But I was soon disappointed when I learned their mission: they had come to sell magazine subscriptions. I could hardly believe it when they told me. I looked at them in amazement and asked if they thought it was necessary for so many of them to come to sell a magazine subscription. I assumed that they thought that when they approached someone en masse like this, there would be less chance that the person would decline to subscribe to a magazine. But I knew that wouldn't work on me. When asked, I quickly told them I didn't want to subscribe to any magazines. I elaborated on my answer, saying that I had subscribed to magazines in the past, always thinking that I would read them and learn more about some topic or other. But I always ended up just tossing the magazines aside and not reading them.
I felt sure that I had probably offended the women by refusing to subscribe. But I was a little offended myself that they had descended upon me this way. I thought to myself that if they had visited when my grandmother had been here alone, she probably would have subscribed, just to be polite. And I didn't really want them to leave with bad feelings. After all they were probably neighbors. So I began talking with them, asking where they lived. Besides, they weren't hard to look at, and I wouldn't mind knowing more about them. A couple of the women began naming roads in a nearby township, and although I didn't know exactly where the roads were, I feigned as if I did.
All the while, I was wondering what the women thought of me. I figured since I hadn't bought any magazines, they might think that I was practically penniless. Of course it appeared that way. I wondered what they would think if they knew I was a lawyer, and that I actually had quite a bit of money socked away in the bank. Soon, although I didn't mention anything about my money, the subject of lawyers did come up. In the conversation I began talking of the pressures which a lawyer faced. I specifically talked of the pressures that I felt when I practiced law. I told them that the problem was that some lawyers tended to think about their cases too much, that the lawyers couldn't get the cases out of their minds. I said that even if a lawyer only had one case – and I gave the example of a simple case involving a dog bite – the lawyer might tend to think of the case all the time, trying to look at all the angles. Only if the lawyer got a second case would he think less about the first case. But now the lawyer would be thinking about two cases instead of one, and the lawyer would still be thinking about them all the time. I concluded by saying that this was the reason why some lawyers tended to drink a lot. Only when they were drinking were they able to stop thinking about their cases and put them out of their minds.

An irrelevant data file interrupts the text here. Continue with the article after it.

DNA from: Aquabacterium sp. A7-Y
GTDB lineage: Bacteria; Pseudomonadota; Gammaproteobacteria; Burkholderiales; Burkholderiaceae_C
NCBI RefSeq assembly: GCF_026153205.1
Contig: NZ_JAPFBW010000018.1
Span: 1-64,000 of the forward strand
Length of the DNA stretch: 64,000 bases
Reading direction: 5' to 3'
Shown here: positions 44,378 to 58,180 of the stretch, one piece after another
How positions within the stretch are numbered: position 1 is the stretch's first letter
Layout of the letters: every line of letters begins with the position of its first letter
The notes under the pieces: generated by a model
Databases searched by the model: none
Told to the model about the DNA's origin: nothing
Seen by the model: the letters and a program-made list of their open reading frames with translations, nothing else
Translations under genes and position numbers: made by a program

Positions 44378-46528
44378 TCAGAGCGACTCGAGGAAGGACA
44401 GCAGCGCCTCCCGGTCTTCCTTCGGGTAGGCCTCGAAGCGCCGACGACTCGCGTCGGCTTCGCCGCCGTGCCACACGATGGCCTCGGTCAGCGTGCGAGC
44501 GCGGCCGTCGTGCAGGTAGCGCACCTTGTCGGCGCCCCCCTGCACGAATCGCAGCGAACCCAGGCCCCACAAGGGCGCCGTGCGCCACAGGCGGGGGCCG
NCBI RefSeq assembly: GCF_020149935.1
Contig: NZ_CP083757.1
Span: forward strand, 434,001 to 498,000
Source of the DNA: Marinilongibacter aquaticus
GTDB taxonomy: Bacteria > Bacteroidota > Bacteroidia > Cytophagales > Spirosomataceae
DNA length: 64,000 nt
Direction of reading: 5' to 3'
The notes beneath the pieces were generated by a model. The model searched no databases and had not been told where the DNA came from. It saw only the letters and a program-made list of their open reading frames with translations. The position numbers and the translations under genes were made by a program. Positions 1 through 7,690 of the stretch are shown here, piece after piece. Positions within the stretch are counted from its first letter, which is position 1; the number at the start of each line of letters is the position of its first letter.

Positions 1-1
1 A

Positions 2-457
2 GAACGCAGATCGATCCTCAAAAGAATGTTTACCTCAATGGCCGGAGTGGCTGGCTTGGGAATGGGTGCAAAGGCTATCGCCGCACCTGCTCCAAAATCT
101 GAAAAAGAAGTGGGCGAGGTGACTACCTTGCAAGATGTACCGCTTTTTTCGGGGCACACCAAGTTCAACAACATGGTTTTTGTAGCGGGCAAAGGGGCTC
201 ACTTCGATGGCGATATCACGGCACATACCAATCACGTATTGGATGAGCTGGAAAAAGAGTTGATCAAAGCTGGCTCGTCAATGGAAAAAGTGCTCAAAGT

The women finally began to realize they weren't going to sell any magazines here, and they rose to leave. I walked them to the back door, and let them all out.
I then returned to the living room, and found that my mother was there. But I paid little attention to her, and instead looked out the south window, down toward Symmes Creek, the muddy creek at the bottom of the hill.